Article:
Before they were famous
Before they were famous
Everybody had to start somewhere.
Before the Oscars, before the Grammys, the likes of Russell Crowe, Nicole Kidman, Tina Arena, Asher Keddie and Kylie Minogue were just aspiring young talents looking for an opportunity... and they got it!
These are not necessarily the first appearances by these now famous actors and singers, but they certainly capture the early talent, charm, hopes and dreams that would ultimately take them to the top.
WARNING: this collection may contain names, images or voices of deceased Aboriginal and Torres Strait Islander people.
This is actor Asher Keddie’s first appearance on Young Talent Time as a talent quest contestant. She sings ‘Fame’, written by Michael Gore and Dean Pitchford, in a classic 'before they were famous' moment.
The song was made famous by the film of the same name, released in 1980.
This is a good example of the show’s centring of the children’s performances in a studio setting with basic sets in front a studio audience.
The show, which ran for 18 years, provided a start to many big names in Australian music, including Debra Byrne, Tina Arena and Dannii Minogue.
It is a joy to watch Asher really getting into her performance here, knowing what was to come for her.
Her acting credits include Offspring (2010–17), X-Men Origins: Wolverine (2009) and Stateless (2020). She has won seven Logies to date, including the Gold Logie in 2013.
The lyric 'You ain't seen the best of me yet' seems particularly prescient with hindsight!
This excerpt is from episode 83/28.
Notes by Beth Taylor
The Bee Gees’ first national TV appearance on Nine’s variety show Desmond and the Channel 9 Pins, on 12 August 1960.
They perform 'Time is Passing By', a song written by Barry Gibb, who was 13 at the time of the performance. Brothers Robin and Maurice were 10.
They were flown from Brisbane to perform. Note the guitar featuring the letters BG.
This episode of The Sullivans (1976–83) features 8-year-old Kylie Minogue in her first TV acting role. Kylie was in eight episodes of the show as Carla, a young Dutch girl who has lost her family in the war.
In this scene, Carla has accidentally stumbled across Norm Baker (Norman Yemm) and Tom Sullivan (Steven Tandy), who are hiding from the Germans in a house in Amsterdam.
The role required Kylie to adopt a Dutch accent and she does an admirable job for a child actor of her age in 1970s Australia.
The Sullivans was a beloved Australian drama series starring Lorraine Bayly and Paul Cronin that told the story of an Australian family living through the Second World War years.
Kylie is among many other famous names for whom The Sullivans was a launching pad, including Sam Neill, Sigrid Thornton, Kerry Armstrong and Mel Gibson.
Interestingly, Kylie’s sister Dannii Minogue also played Carla in a 1980 episode of the series.
Notes by Beth Taylor
A baby-faced Russell Crowe plays Norman Courtney, the 'injured employee' in this short film about the Commonwealth Agency rehabilitation program.
It is amusing to see host Johnny Young’s mispronunciation of Dannii’s surname in this short clip of her first performance as a talent show contestant in 1979.
Little did he know that the Minogue sisters Dannii and Kylie would become household names in Australia and around the world. The chance to see up-and-coming stars was a big appeal of the show for audiences and this is a classic 'before they were famous' example.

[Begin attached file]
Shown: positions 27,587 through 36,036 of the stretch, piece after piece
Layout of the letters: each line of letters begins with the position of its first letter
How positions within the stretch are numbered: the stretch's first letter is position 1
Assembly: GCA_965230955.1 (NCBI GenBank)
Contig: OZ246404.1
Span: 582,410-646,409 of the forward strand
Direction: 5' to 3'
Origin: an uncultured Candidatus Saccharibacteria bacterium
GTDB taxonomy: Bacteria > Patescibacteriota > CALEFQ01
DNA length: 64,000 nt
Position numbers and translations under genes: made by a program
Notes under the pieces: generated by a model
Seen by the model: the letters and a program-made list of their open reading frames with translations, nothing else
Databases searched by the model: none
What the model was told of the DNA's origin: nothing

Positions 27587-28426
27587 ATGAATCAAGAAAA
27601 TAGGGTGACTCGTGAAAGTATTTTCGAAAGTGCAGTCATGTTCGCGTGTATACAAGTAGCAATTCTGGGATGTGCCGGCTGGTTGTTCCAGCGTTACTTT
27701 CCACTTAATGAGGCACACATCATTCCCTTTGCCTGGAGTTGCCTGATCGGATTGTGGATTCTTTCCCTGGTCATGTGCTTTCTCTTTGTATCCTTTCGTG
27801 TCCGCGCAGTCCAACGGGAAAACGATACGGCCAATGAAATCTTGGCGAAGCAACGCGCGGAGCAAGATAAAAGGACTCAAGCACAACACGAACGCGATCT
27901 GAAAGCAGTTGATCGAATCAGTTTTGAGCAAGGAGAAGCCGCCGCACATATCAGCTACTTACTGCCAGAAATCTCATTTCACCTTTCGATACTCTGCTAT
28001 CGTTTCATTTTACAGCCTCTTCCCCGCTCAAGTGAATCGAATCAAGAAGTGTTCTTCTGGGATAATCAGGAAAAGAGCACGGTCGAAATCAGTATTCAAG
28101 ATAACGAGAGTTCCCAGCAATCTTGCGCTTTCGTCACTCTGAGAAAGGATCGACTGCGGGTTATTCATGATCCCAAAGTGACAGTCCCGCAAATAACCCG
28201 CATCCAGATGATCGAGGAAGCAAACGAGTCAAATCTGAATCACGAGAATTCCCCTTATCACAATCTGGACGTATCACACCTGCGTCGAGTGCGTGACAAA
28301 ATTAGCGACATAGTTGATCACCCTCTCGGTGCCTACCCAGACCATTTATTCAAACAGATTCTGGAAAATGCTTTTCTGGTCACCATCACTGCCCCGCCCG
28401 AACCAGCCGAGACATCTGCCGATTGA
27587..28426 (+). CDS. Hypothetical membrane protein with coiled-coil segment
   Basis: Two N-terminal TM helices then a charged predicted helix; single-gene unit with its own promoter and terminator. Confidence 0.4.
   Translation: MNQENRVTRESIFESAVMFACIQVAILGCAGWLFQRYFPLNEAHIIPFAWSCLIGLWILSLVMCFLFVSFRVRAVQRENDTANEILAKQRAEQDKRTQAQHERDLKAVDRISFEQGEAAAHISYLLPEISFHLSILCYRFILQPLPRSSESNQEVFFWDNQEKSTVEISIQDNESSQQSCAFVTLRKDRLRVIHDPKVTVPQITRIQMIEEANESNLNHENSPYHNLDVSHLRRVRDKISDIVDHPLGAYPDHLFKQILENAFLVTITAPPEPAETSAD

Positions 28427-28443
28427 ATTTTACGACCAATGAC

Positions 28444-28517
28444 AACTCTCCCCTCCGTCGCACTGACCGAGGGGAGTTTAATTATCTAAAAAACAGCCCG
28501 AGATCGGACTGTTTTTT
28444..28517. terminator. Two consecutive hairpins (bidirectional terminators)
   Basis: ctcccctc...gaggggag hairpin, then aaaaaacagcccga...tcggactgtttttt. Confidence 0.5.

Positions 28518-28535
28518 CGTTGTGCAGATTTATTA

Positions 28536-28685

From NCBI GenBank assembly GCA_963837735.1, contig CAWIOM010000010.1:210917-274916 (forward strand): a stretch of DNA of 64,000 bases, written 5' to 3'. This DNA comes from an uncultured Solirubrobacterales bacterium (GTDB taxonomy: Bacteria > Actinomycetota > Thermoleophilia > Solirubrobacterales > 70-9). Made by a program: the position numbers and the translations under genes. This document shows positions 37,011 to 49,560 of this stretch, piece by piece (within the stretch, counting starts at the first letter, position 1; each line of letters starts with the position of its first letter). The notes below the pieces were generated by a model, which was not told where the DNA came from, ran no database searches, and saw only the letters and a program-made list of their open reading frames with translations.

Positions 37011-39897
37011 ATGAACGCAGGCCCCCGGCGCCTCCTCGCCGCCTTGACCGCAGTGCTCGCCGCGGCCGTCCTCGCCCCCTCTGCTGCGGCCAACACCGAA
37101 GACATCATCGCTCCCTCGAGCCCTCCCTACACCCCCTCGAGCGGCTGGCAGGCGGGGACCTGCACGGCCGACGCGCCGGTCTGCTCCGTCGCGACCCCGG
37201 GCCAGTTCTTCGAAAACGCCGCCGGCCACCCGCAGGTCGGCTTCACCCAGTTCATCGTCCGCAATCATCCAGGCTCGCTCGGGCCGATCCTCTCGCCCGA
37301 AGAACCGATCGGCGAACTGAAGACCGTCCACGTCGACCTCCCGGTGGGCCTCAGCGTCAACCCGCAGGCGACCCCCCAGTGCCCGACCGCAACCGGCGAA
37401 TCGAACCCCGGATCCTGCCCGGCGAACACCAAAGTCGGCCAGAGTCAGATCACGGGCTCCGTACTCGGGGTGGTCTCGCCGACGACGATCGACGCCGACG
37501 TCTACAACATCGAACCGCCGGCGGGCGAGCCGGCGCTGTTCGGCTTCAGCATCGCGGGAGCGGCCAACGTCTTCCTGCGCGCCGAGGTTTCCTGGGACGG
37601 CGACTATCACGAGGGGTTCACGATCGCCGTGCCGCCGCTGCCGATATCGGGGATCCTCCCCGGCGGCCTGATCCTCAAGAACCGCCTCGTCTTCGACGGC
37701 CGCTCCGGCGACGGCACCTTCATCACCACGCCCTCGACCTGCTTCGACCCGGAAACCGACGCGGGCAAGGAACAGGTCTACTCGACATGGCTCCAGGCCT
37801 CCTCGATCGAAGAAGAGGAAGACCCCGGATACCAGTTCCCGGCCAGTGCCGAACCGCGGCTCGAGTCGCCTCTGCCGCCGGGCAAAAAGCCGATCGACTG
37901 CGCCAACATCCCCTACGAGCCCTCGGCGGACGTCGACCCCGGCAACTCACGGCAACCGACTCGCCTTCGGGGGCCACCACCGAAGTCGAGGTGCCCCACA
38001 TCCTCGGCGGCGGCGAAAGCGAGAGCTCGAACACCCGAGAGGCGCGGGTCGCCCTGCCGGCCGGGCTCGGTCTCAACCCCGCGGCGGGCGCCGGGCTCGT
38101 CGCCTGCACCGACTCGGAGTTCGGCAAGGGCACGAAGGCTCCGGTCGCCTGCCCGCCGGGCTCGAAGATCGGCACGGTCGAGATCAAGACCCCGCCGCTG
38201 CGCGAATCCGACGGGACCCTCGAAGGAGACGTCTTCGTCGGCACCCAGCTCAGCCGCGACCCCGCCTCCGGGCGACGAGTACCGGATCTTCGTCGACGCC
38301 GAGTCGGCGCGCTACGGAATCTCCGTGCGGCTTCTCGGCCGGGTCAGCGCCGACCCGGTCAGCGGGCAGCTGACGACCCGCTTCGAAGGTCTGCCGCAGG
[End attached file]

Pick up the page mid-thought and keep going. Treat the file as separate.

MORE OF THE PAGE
Dannii performs the Shirley Temple classic ‘On the Good Ship Lollipop’ composed by Richard A Whiting and Sidney Clare.
Although Dannii doesn’t win her heat, judge Evie Hayes says ‘I’m sure that with proper coaching and tuition she will have a very fine future’. Dannii became a cast member in 1982 and stayed with the show until 1988.
Dannii transitioned into an acting and pop music career and has since sold over 7 million records worldwide. Since 2007, she has been a popular talent show judge in Australia and the UK on programs like Australia's Got Talent (2007–2012), The X Factor UK (2007–2010) and The Masked Singer Australia (2019–current).
This excerpt is from episode 79/38.
Notes by Beth Taylor
Nicole Kidman, in the tradermark curls of her early years as an actress, stars in a telemovie which was criticised at the time for 'undermining parental authority'.
This commercial for the Nabisco-owned breakfast cereal Rice Krinkles features an 18-year-old Jacki Weaver.
In the early days of television advertising, corporate brands identified the teenage market as a growing business opportunity, and turned to popular stars as a way to enter the world of youth culture.
In this highly effective 30-second advertisement, Jacki Weaver dances her way around a modern-looking kitchen. The music is generic, but reminiscent of the pop hits of the day.
Not only is Weaver the star of the advertisement but the message is successfully reinforced in-store by having her face on the actual box, smiling back at potential customers from the supermarket shelves.
It was a mutually beneficial arrangement; the brand hoped to become 'cool' by association, while the star gained valuable exposure.
Tina Arena’s first appearance as a contestant on Young Talent Time in 1974 is part of the show’s folklore.
This is one of the many instances the footage of her as a nine-year-old singing ABBA’s ‘Ring Ring’ was broadcast, this time for a 15th birthday concert special in 1986. Her raw talent and confidence stands out today as it did then.
Host Johnny Young’s introduction exemplifies the idea that any child with enough talent and hard work could be a member of the coveted Young Talent Team, which was an important part of the show’s appeal for its young audience.
Showing footage of successful graduates like Tina during their subsequent appearances is a trope the show utilises throughout its impressive 18-year run to build a sense of family and tradition.
Tina embarked on her solo career after graduating from the show in 1983, releasing her debut album Strong as Steel in 1988. Here, she sings the ballad ‘Saving All My Love for You’ which was written by Michael Masser and Gerry Goffin in 1978 and made famous by Whitney Houston in 1985.
In this 1986 clip, Tina is still undergoing her metamorphosis from child performer into the global solo artist she is today, and her diva-like song choice and the overtly mature costuming and jewellery speak to this.